Ba mhaith liom ceist a chur ar an Aire Oideachais agus Scileanna. The spiralling cost of insurance has been well discussed in this House. Today, I wish to focus on insurance costs for special schools. St. Martin's special school in Waterford is a state-of-the-art school that was opened in June 2018. It has 78 pupils with mild, severe and complex intellectual needs. The school employs two nurses. However, since the new building opened, insurance costs have been rising with more pupils and more staff. Currently, the school receives a capitation grant of €56,000, and 38% of that is now being used for insurance. That is putting considerable strains on the principal and the board of management and it is not sustainable. Already, the quote for the premium for next year has increased from €21,500 to €24,000, and the principal of the school is extremely worried about how he will fund it.

I thank the Deputy for raising this important question. I think it was St. Teresa's in Roscommon that started this debate earlier in the year. What we have done in response to that issue is to work with the management bodies of the 125 special schools on a joint approach whereby a collective application would be made for insurance. Not all special schools have signed up to the plan but they are in the process. Intense communication and dialogue is ongoing between my officials and the management bodies to ensure that we are on top of this issue.

I might also direct my question, which is on education, to the Minister for Education and Skills if that is okay. Last Friday, my Oireachtas colleagues and I were at St. Aidan's comprehensive school in Cootehill. I hope it is a school with which the Minister is familiar. The school has a green flag and a Healthy Ireland flag. It is striking when one walks into the school that it is punching way above its weight in terms of the facilities it has. St. Aidan's has applied to the Department for more than 20 years for a very basic facility, namely, a gym. The school does not have a purpose-built gym or purpose-built canteen facilities. It is a fact that good physical health in schools leads to good mental health. The school has more than 500 students and more than 50 staff, but there is no gym. The school has made numerous applications to the Department's building unit for a gym. We met Mary Ann Smith, a very vocal, active and passionate principal on behalf of her students and staff, who made a very passionate plea to us as Oireachtas Members to ask the Minister and his Department to please acknowledge its call for a gym. I urge the Minister to engage with the principal, Mary Ann Smith, immediately on the school's application for the very basic facility of a gym.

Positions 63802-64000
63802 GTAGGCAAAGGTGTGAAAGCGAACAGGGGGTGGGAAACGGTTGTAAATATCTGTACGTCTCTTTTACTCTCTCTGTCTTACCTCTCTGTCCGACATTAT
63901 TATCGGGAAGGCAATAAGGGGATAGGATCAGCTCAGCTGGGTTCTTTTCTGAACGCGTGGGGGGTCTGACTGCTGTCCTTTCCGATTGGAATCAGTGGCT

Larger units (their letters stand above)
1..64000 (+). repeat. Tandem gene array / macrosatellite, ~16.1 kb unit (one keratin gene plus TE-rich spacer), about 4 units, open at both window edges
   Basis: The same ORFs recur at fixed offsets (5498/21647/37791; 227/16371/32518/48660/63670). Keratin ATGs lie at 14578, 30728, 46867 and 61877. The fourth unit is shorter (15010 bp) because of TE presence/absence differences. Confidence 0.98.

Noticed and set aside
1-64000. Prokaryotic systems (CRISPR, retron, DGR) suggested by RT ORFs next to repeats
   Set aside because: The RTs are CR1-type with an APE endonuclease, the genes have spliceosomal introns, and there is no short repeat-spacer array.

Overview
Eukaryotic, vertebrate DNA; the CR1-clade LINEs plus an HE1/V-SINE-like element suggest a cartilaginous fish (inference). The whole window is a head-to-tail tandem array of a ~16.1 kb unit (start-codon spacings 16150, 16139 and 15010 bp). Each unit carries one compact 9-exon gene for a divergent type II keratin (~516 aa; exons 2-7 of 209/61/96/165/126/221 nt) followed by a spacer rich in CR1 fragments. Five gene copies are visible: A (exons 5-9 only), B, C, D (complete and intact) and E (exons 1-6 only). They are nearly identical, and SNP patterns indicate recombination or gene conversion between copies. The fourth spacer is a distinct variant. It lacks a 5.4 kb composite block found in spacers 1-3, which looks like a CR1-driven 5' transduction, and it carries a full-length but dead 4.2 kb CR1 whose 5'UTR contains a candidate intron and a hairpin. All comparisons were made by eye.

We will spend €620 million on schools in 2020. As Deputy Smyth is aware, there are many school extensions on the capital programme and a lot of new schools as well to keep up with demographic demands. Schools are making applications for gyms but it will not be until the latter end of the capital plan before we reach some of them.

I also want to raise the issue of community employment scheme supervisors. The Labour Court has made a recommendation. I want to know if the Government will accept and implement that recommendation.

As far as I know, the Government is still considering the matter and it has not been finalised.

I raised an issue yesterday with the Minister for Business, Enterprise and Innovation, Deputy Humphreys, regarding the extension of the deadline for the registry of business owners. She was to come back to me yesterday evening but did not do so. The Tánaiste might raise that with her.

I want to raise another matter. The Tánaiste will be aware that 16 people were found in the back of a truck on a ferry destined for Rosslare Europort this morning. Earlier this year, the annual trafficking and persons report for the second year in a row downgraded Ireland to tier 2. The authorities here failed to initiate for human trafficking any prosecutions in 2018. The report has identified chronic deficiencies in victims' identification, referral and assistance. I think this matter falls under the remit of the Tánaiste, as Minister for Foreign Affairs and Trade. What is he doing to ensure that we meet our international obligations in respect of human trafficking and do not become a destination of choice for people engaged in the dreadful trafficking of human beings?